Strauss and Torture
Damon Linker uses Strauss and Artistotle to discuss the morality of torture in TNR:
Strauss begins by noting that Aristotle (in Book 5 of the Nicomachean Ethics) asserts, with little explanation, that natural right is changeable — in other words, that standards of what is right and wrong vary from time to time and place to place. According to Strauss, this claim follows not from historical relativism but rather from the multi-faceted and ambiguous character of political morality itself. Simply put, political morality sometimes means commutative and distributive justice (what the parts of the political community deserve or are owed according to commonly accepted standards of fairness), while at other times political morality means the common good (what is required for the political community as a whole to survive and thrive).
This, in Strauss’s view, is what Aristotle meant when he asserted that natural right is changeable. Under normal circumstances, the common rules of political morality tell us that torture is simply wrong. (The example of torture is mine; Strauss focuses on espionage.) But in a sufficiently extreme situation — when faced with an “an absolutely unscrupulous and savage enemy” — torture may become not merely a permissible evil but a positive good that is necessary to fulfill the highest law of political morality (which is the defense of the common good).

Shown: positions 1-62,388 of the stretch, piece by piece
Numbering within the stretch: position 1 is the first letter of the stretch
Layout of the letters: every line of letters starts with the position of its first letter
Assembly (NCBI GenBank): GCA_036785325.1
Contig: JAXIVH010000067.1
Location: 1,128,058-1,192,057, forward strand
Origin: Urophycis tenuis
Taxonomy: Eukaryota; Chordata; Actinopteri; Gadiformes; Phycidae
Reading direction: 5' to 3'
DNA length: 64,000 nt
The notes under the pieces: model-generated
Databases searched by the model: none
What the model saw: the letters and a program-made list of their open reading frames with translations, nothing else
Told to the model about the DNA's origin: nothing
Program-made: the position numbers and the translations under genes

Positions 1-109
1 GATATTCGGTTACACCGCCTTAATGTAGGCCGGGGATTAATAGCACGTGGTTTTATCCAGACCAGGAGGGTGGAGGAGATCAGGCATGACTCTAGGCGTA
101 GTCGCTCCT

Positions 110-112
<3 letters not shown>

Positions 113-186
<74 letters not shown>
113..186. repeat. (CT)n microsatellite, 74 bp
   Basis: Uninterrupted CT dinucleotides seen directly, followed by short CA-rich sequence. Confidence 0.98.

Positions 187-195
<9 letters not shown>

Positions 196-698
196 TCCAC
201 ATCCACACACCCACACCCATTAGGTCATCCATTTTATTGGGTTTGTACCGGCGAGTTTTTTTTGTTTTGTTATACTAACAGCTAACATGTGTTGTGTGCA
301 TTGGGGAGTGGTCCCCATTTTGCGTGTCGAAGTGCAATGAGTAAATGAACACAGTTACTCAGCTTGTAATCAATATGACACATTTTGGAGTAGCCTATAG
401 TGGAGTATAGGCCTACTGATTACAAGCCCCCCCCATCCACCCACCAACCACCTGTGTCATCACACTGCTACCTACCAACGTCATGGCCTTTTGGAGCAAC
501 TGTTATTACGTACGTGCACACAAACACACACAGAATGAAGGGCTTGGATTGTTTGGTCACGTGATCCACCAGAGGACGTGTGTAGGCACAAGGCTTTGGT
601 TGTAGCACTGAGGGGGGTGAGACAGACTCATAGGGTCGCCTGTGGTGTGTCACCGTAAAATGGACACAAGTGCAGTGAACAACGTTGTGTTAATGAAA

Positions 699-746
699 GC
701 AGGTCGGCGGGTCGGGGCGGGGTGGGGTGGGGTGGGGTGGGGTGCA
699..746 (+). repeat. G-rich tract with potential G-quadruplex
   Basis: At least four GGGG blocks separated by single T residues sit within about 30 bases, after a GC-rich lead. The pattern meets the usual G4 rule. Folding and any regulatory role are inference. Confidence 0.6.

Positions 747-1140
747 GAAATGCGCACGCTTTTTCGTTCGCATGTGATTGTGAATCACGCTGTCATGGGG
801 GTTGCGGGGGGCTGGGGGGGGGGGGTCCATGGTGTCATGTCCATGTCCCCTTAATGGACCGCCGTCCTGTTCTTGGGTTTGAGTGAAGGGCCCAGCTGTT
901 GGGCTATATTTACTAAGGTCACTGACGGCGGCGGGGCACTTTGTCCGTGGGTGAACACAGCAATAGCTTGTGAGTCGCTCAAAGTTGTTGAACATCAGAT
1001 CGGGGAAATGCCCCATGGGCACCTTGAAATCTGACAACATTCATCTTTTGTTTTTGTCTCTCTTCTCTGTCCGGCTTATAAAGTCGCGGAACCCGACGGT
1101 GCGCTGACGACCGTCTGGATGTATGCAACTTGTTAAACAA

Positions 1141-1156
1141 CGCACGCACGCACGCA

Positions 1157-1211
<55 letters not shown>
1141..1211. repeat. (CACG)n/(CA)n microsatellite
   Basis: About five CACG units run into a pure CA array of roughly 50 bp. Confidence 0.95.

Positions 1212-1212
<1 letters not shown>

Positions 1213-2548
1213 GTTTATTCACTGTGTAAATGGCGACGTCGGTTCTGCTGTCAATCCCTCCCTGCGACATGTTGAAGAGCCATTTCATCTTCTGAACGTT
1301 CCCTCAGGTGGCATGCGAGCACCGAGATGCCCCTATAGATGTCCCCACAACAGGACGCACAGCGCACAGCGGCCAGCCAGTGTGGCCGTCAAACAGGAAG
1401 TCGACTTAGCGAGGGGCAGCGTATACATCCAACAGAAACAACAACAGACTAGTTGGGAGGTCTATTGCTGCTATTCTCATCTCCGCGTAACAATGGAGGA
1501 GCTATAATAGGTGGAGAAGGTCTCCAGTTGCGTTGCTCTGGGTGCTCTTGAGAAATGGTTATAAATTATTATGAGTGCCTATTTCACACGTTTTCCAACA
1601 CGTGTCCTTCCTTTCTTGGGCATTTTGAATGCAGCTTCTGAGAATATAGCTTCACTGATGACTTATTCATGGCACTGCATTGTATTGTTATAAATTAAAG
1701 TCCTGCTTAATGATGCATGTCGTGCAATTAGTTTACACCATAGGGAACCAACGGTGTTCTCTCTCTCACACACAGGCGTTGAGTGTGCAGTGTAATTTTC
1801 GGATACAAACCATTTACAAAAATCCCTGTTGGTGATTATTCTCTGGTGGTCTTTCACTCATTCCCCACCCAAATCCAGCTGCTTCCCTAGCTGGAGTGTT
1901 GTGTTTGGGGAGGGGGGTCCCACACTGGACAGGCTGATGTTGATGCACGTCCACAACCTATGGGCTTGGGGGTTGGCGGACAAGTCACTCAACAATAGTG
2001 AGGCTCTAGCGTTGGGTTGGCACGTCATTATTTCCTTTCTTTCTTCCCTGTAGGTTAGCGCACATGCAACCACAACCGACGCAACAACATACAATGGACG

Under normal circumstances, the two parts of political morality cohere enough that the tensions between them rarely show themselves. But in extreme situations — situations in which (in Strauss’s words) “the very existence or independence of a society is at stake” — there may be “conflicts between what the self-preservation of society requires and the requirements of commutative and distributive justice. In such situations, and only in such situations, it can justly be said that the public safety is the highest law.”
And the complication:
But the need for statesmen to make a decision about when to deviate from what is normally right creates a massive problem for decent politics in dark times. As Strauss writes,
‘There is no principle which defines clearly in what type of cases the public safety, and in what type of cases the precise rules of justice, have priority. For it is not possible to define precisely what constitutes an extreme situation in contradistinction to a normal situation.’
In the end, the statesman needs to rely on his judgment — on what Aristotle called practical wisdom (phronesis) and President Bush (and Stephen Colbert) called his “gut” — in making the decision about whether and when and for how long and in what ways to deviate from what is normally right in order to “preserve the mere existence or independence of society” against its mortal enemies